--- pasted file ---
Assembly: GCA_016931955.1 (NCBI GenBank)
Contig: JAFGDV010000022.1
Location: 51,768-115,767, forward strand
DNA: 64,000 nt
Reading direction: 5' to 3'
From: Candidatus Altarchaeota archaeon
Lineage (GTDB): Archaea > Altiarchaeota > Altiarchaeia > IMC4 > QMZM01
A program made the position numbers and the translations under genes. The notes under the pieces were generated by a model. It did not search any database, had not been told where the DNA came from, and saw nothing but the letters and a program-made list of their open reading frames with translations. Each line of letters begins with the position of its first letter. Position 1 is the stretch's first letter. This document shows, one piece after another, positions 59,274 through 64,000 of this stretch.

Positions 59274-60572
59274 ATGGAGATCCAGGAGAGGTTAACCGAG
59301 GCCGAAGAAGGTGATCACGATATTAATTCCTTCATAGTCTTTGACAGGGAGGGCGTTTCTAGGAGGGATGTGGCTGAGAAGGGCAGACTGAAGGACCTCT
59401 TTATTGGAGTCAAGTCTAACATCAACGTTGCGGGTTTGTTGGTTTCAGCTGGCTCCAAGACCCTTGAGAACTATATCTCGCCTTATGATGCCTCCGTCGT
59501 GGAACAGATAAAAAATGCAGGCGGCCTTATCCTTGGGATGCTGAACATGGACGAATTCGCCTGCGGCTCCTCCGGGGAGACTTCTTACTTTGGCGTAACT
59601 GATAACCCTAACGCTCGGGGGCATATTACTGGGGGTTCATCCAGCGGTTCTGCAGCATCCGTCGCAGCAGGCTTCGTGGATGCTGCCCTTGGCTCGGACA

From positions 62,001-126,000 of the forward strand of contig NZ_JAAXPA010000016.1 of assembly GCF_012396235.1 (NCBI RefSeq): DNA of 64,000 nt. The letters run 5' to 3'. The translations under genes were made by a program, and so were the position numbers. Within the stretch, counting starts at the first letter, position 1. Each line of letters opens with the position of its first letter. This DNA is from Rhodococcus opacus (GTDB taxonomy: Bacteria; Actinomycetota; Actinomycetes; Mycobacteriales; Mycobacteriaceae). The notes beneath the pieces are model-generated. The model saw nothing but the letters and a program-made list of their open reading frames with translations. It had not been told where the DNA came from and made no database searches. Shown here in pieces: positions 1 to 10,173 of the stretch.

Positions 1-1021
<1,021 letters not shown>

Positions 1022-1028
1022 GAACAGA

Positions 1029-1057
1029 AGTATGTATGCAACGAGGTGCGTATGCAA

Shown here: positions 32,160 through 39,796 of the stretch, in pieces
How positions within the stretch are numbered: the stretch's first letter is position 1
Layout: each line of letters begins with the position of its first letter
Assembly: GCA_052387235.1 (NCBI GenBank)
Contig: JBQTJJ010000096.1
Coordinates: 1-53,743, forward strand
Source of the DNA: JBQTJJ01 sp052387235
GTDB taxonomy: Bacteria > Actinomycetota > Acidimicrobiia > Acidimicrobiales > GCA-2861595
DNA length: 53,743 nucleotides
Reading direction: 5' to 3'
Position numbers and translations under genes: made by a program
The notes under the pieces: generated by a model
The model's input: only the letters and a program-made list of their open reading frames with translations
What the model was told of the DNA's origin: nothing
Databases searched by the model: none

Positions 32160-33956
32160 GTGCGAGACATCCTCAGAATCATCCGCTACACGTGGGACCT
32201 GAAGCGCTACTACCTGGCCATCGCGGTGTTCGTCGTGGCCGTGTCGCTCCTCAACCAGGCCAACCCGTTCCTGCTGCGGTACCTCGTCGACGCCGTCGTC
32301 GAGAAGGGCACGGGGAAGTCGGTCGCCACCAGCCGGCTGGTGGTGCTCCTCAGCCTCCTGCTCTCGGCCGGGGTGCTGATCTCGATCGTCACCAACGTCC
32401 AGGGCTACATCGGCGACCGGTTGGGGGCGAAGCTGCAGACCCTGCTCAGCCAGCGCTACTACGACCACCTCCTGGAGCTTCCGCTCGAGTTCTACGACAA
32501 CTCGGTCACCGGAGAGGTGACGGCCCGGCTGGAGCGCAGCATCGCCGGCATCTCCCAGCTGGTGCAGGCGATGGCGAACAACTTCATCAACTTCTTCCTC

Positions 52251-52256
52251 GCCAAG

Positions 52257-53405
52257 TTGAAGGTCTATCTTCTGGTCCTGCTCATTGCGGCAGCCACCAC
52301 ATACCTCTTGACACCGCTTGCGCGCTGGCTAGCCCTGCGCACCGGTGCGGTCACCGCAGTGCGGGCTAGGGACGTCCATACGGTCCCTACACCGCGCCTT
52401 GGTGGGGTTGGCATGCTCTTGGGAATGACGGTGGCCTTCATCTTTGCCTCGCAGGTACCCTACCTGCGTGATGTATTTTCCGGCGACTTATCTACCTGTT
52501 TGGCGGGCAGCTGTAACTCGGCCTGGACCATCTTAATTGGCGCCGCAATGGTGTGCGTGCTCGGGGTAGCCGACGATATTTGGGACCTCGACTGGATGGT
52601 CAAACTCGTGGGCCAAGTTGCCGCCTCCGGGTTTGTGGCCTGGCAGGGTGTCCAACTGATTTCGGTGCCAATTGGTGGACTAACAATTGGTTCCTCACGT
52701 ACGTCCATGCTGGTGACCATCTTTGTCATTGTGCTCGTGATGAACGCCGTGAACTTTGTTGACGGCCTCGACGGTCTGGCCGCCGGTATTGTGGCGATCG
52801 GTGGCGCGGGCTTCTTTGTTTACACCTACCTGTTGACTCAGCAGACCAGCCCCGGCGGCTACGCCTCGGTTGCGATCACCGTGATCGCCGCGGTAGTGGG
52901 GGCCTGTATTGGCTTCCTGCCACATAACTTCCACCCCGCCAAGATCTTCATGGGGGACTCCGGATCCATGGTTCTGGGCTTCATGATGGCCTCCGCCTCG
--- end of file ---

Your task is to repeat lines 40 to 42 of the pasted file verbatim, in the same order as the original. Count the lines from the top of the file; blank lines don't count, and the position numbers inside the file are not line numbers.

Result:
32301 GAGAAGGGCACGGGGAAGTCGGTCGCCACCAGCCGGCTGGTGGTGCTCCTCAGCCTCCTGCTCTCGGCCGGGGTGCTGATCTCGATCGTCACCAACGTCC
32401 AGGGCTACATCGGCGACCGGTTGGGGGCGAAGCTGCAGACCCTGCTCAGCCAGCGCTACTACGACCACCTCCTGGAGCTTCCGCTCGAGTTCTACGACAA
32501 CTCGGTCACCGGAGAGGTGACGGCCCGGCTGGAGCGCAGCATCGCCGGCATCTCCCAGCTGGTGCAGGCGATGGCGAACAACTTCATCAACTTCTTCCTC